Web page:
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Zoom reaches $85 million settlement over user privacy, ‘Zoombombing’
Although the company denied any wrongdoing, it has promised to improve its security procedures.

Credit: ABC News

To settle a lawsuit alleging that it violated users’ privacy rights by sharing personal data with Facebook, Google, and LinkedIn, as well as allowing hackers to disrupt Zoom meetings in a practise known as Zoombombing, Zoom Video Communications Inc agreed to pay $85 million and strengthen its security practises.

U.S. District Judge Lucy Koh in San Jose, California, must approve a preliminary settlement submitted on Saturday afternoon.

Although the company denied any wrongdoing, it has promised to improve its security procedures.

Subscribers in the proposed class action could get a 15% refund on their basic memberships or $25, whichever is greater, while others could get up to $15.

Zoom committed to take security steps such as notifying users when meeting hosts or other participants use third-party apps in meetings, as well as providing specialised privacy and data handling training to staff.

There are various legal concerns against the US-based video conferencing platform, including a class action lawsuit filed in March 2020 in the US District Court for the Northern District of California.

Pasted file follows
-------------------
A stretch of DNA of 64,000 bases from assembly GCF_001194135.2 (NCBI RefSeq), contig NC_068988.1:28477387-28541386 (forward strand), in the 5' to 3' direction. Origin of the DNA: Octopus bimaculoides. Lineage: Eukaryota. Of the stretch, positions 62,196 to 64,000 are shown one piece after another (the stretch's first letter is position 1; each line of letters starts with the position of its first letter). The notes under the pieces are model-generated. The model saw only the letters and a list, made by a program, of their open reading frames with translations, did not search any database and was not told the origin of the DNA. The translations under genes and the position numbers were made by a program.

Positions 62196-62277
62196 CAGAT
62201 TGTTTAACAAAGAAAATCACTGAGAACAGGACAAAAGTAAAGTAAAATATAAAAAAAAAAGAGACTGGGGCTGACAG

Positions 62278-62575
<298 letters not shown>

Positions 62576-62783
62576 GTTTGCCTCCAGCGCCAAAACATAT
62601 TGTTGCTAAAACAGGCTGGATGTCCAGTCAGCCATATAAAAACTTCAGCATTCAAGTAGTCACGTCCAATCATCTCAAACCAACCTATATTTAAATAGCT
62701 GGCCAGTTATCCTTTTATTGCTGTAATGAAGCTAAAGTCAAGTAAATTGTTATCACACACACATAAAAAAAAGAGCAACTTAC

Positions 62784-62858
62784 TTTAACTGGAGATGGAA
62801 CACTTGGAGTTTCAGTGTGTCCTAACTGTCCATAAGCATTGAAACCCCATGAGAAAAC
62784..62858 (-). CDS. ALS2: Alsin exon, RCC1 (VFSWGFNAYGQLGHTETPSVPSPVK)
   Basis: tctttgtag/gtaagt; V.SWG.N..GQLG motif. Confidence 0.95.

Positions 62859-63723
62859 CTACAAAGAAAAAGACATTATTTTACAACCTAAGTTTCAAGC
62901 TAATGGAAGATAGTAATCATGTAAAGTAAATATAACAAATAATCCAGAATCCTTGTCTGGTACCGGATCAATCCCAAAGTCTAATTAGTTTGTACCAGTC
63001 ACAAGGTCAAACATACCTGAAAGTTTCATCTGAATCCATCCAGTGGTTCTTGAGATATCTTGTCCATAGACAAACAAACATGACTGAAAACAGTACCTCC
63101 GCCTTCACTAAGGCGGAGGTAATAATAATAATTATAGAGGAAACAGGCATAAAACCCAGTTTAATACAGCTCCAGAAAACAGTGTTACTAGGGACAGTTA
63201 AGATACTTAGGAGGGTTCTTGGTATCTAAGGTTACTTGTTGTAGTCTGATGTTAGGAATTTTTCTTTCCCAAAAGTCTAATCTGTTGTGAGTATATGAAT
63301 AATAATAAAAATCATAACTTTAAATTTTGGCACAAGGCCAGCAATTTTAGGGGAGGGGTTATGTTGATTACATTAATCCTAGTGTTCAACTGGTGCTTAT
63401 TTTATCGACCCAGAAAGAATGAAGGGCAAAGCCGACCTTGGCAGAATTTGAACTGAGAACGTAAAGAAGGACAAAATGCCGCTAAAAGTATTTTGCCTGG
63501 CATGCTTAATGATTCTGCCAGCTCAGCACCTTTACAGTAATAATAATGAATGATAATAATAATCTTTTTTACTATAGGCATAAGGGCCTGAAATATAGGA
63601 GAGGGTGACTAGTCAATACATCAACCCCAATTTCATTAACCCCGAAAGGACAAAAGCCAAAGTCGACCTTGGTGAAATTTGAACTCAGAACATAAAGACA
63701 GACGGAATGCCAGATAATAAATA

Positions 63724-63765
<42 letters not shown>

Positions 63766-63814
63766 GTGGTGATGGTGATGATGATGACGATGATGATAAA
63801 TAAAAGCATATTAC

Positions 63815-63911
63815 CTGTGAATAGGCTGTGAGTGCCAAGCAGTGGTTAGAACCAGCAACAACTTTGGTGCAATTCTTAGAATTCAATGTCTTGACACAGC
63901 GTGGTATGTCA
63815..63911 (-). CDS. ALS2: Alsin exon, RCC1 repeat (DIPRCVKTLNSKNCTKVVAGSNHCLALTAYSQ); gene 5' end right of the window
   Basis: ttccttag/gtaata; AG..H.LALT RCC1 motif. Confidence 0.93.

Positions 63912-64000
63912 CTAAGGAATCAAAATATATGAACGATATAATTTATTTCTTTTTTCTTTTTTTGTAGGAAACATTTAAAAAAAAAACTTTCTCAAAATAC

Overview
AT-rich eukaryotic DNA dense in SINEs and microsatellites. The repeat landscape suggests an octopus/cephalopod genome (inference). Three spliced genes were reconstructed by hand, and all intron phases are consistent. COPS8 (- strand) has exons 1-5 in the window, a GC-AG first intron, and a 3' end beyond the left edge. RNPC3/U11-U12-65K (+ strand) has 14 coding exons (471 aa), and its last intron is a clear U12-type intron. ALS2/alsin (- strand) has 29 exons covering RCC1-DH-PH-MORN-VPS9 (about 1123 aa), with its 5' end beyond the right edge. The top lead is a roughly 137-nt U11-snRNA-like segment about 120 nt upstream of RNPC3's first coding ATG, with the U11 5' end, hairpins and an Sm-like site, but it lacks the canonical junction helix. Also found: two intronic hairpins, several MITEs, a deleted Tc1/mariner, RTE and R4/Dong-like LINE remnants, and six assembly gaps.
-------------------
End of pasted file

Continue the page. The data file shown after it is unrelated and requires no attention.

On behalf of Zoom Meetings paying members and free users around the country, a complaint was filed.

Laut the plaintiff’s attorneys, US Zoom subscribers earned $1.3 billion in income for Zoom.

In a statement on Sunday, Zoom said:

“The privacy and security of our users are top priorities for Zoom, and we take seriously the trust our users place in us.”

Zoombombing is when outsiders hijack Zoom meetings and exhibit pornography, use racist language, or publish other troubling content on the meeting.

Because of Section 230 of the federal Communications Decency Act, which shields web platforms from liability for user content, Koh concluded Zoom was “largely” immune to Zoombombing charges.

As a result of the COVID-19 epidemic, Zoom’s customer base has risen six-fold.

From 81,900 in January 2020, the company has 497,000 customers with more than 10 workers by April 2021. Vaccines and returning to work or school in person could cause a slowdown in the rise of users, the company has suggested.

The case is In re: Zoom Video Communications Inc Privacy Litigation, U.S. District Court, Northern District of California, No. 20-02155.

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